Cis, John and Maggie turned up at Cambridge for the weekend and good it was to see them. Cis is off on Red Cross work to Belgium this week. I have kept John and he is living in my bivouac - as happy as the day is long. He comes out with ‘Wumps’ on our field days. Godders takes him on the machine-gun limber, and everyone spoils him.’

13 September 1914
‘We were kept on board till yesterday morning, when we went in and disembarked, a longish job, as the quay was a long way below us. I and others made several journeys into town and laid in vast stores of eatables. Many times was I asked for my silver cap badge as a souvenir. There were a lot of our wounded in the town. I saw Musters of the 60th who was hit in the chest by a shrapnel bullet. Luckily for him, it hit a bone and glanced off. He was in the retreat and never saw a German the whole time. The marching, he said, was awful: twenty-five miles a day and in very hot weather. About 4.30 we started to entrain in pouring rain.

I managed to sleep all right last night, and about 6 a.m. we reached Tours where we had breakfast. I ran up and got some boiling water out of the engine and made some chocolate for Godders and I - jolly good it was. All day we have been rolling along. About 5.30 this evening, we passed Paris.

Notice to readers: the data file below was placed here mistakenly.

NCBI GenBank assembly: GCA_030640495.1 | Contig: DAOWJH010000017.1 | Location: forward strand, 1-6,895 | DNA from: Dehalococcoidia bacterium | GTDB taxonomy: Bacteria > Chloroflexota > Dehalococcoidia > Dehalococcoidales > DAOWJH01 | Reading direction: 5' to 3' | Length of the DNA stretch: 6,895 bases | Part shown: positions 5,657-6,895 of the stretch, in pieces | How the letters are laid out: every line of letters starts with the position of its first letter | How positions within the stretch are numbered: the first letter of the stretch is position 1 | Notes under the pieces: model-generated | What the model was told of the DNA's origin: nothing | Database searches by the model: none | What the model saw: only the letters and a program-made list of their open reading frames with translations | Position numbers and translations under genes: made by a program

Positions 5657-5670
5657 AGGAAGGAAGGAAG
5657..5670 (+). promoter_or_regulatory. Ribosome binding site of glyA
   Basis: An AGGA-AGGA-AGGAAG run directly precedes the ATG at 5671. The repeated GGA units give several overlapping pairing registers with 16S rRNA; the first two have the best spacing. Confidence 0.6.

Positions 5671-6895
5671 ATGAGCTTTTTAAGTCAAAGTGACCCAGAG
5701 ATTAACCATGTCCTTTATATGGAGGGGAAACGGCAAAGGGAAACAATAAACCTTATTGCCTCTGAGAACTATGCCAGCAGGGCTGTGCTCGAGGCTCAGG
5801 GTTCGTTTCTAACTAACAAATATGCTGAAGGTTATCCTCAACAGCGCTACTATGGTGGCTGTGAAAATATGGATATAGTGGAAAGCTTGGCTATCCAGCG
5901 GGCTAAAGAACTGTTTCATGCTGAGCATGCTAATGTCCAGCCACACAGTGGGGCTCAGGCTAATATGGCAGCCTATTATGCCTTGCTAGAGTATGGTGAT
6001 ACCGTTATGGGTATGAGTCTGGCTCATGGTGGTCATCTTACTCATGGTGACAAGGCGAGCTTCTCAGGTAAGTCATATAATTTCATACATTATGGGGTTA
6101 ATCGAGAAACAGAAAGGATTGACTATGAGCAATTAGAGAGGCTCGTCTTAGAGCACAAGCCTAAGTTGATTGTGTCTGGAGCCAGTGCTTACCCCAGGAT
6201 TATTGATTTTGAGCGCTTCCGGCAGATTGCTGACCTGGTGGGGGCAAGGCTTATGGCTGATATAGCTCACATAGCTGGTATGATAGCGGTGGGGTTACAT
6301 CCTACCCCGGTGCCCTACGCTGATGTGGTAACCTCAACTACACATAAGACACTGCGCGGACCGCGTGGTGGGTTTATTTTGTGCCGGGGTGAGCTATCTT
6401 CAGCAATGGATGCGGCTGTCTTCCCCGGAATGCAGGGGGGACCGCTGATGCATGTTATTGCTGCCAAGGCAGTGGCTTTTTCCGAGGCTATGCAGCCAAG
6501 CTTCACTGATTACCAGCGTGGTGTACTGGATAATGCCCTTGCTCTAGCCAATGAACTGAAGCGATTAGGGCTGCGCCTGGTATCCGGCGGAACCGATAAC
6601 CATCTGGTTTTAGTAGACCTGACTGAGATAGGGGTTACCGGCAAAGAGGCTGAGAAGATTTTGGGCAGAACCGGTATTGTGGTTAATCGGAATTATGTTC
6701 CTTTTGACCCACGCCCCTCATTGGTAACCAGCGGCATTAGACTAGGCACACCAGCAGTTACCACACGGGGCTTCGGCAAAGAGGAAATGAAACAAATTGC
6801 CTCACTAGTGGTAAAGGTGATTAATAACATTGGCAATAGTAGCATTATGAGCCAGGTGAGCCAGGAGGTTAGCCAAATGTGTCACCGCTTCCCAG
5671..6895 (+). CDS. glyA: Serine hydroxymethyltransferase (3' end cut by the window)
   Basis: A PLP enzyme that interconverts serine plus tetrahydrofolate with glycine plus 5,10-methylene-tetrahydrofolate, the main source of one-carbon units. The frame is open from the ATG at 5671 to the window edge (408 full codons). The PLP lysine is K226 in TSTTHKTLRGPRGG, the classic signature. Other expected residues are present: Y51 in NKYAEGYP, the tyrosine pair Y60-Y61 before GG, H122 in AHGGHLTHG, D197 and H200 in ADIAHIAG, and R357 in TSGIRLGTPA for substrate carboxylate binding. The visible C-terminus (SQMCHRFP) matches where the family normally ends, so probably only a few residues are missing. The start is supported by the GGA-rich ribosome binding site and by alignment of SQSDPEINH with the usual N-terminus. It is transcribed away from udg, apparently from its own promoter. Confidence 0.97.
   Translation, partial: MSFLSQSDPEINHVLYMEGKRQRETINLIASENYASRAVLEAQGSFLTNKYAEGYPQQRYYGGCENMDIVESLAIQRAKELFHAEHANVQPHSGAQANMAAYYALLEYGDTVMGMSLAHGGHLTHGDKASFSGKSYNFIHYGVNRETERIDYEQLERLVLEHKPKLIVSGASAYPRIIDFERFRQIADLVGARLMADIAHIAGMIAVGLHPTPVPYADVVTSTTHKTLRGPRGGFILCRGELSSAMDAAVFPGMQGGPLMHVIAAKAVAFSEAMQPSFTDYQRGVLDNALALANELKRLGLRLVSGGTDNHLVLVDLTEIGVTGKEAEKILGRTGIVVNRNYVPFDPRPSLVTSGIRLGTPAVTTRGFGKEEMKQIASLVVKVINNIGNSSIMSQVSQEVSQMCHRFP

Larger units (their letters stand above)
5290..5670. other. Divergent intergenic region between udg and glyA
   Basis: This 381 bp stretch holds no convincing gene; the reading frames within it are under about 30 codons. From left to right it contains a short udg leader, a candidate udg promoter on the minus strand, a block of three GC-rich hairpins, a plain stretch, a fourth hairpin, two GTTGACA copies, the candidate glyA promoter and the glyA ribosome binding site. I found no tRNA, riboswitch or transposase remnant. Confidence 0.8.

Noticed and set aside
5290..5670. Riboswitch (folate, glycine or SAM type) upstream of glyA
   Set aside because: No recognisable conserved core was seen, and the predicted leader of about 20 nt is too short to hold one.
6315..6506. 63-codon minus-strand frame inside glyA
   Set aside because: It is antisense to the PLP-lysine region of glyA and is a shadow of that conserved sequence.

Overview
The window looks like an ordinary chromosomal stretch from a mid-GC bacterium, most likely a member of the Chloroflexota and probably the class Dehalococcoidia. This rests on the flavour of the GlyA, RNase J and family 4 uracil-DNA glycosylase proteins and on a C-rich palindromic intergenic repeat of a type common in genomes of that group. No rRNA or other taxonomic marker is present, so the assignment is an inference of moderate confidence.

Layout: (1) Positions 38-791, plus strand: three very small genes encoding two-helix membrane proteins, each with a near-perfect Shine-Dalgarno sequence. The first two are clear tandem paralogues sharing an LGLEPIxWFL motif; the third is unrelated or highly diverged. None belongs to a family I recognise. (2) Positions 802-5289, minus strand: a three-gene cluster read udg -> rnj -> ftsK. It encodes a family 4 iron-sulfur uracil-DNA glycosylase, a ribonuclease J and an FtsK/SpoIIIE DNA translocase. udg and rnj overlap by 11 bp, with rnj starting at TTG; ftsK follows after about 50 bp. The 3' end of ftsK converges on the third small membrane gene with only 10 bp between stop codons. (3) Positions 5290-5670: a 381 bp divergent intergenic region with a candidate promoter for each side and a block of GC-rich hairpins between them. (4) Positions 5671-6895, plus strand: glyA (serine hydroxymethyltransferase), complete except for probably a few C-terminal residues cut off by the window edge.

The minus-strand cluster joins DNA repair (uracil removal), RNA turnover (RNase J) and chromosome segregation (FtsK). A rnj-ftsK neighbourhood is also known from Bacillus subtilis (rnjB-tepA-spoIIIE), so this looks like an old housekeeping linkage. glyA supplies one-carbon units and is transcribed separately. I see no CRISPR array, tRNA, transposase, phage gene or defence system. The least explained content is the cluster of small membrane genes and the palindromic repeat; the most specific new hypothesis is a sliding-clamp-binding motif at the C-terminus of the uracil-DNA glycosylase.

All the way up we have seen French soldiers in their blue coats and red trousers, and at the halts we had great talks with them. They seem very intelligent fellows and I take it were all reserves of some type. It was amusing to see the scramble for the train when it suddenly started. Luckily it was so cumbersome a show that one could let it go for a hundred yards and still catch it. Everywhere we were given apples and cigarettes by the people. The country was pretty at first and it was hard to believe war even existed, except that one saw sentries everywhere guarding the line. There was a constant demand for souvenirs and a lot of men are now minus their cap badges.’

1 October 1914
‘What might have been a rather serious accident took place yesterday afternoon. The Norwegian minister in Paris got leave from GHQ to come over here and to be shown round. Instead of coming to us to ask his way, he must needs go off on his own, apparently thinking that he could drive his car right up to the trenches. He went up through Brenelle to carry out this plan and set off across the plateau towards the river. He was half-way over when the Germans spotted the car and opened on it with ‘crumps’.